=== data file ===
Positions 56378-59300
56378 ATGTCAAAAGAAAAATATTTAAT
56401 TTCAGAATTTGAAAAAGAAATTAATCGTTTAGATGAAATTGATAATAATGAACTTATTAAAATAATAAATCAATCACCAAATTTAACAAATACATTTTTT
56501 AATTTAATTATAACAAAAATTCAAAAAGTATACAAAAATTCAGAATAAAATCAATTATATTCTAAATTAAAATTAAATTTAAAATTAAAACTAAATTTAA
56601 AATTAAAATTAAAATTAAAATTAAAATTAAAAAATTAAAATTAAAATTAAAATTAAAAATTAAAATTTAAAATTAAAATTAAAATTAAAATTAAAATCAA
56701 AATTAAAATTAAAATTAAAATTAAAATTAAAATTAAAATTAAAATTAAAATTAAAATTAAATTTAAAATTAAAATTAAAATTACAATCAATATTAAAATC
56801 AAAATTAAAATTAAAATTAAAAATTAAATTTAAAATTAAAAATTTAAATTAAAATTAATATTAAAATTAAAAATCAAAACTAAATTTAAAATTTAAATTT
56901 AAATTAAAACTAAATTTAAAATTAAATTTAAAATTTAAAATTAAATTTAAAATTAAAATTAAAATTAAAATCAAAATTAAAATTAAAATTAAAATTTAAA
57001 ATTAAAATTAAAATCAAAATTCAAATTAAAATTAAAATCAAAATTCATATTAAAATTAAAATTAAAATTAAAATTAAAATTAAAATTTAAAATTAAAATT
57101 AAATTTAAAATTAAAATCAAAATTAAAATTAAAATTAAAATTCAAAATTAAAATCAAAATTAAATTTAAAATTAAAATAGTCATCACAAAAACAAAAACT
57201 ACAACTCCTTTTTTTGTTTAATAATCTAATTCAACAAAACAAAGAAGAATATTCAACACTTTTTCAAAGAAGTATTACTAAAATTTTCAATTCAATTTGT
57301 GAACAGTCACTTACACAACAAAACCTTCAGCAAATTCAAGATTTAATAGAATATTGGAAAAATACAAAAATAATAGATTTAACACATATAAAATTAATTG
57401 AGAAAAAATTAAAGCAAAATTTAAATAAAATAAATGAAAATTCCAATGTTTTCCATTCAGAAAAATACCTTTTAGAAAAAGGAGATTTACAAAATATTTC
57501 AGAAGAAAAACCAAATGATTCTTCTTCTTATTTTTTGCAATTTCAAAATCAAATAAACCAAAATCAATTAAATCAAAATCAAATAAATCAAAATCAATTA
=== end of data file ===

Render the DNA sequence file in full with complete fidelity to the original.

Positions 56378-59300
56378 ATGTCAAAAGAAAAATATTTAAT
56401 TTCAGAATTTGAAAAAGAAATTAATCGTTTAGATGAAATTGATAATAATGAACTTATTAAAATAATAAATCAATCACCAAATTTAACAAATACATTTTTT
56501 AATTTAATTATAACAAAAATTCAAAAAGTATACAAAAATTCAGAATAAAATCAATTATATTCTAAATTAAAATTAAATTTAAAATTAAAACTAAATTTAA
56601 AATTAAAATTAAAATTAAAATTAAAATTAAAAAATTAAAATTAAAATTAAAATTAAAAATTAAAATTTAAAATTAAAATTAAAATTAAAATTAAAATCAA
56701 AATTAAAATTAAAATTAAAATTAAAATTAAAATTAAAATTAAAATTAAAATTAAAATTAAATTTAAAATTAAAATTAAAATTACAATCAATATTAAAATC
56801 AAAATTAAAATTAAAATTAAAAATTAAATTTAAAATTAAAAATTTAAATTAAAATTAATATTAAAATTAAAAATCAAAACTAAATTTAAAATTTAAATTT
56901 AAATTAAAACTAAATTTAAAATTAAATTTAAAATTTAAAATTAAATTTAAAATTAAAATTAAAATTAAAATCAAAATTAAAATTAAAATTAAAATTTAAA
57001 ATTAAAATTAAAATCAAAATTCAAATTAAAATTAAAATCAAAATTCATATTAAAATTAAAATTAAAATTAAAATTAAAATTAAAATTTAAAATTAAAATT
57101 AAATTTAAAATTAAAATCAAAATTAAAATTAAAATTAAAATTCAAAATTAAAATCAAAATTAAATTTAAAATTAAAATAGTCATCACAAAAACAAAAACT
57201 ACAACTCCTTTTTTTGTTTAATAATCTAATTCAACAAAACAAAGAAGAATATTCAACACTTTTTCAAAGAAGTATTACTAAAATTTTCAATTCAATTTGT
57301 GAACAGTCACTTACACAACAAAACCTTCAGCAAATTCAAGATTTAATAGAATATTGGAAAAATACAAAAATAATAGATTTAACACATATAAAATTAATTG
57401 AGAAAAAATTAAAGCAAAATTTAAATAAAATAAATGAAAATTCCAATGTTTTCCATTCAGAAAAATACCTTTTAGAAAAAGGAGATTTACAAAATATTTC
57501 AGAAGAAAAACCAAATGATTCTTCTTCTTATTTTTTGCAATTTCAAAATCAAATAAACCAAAATCAATTAAATCAAAATCAAATAAATCAAAATCAATTA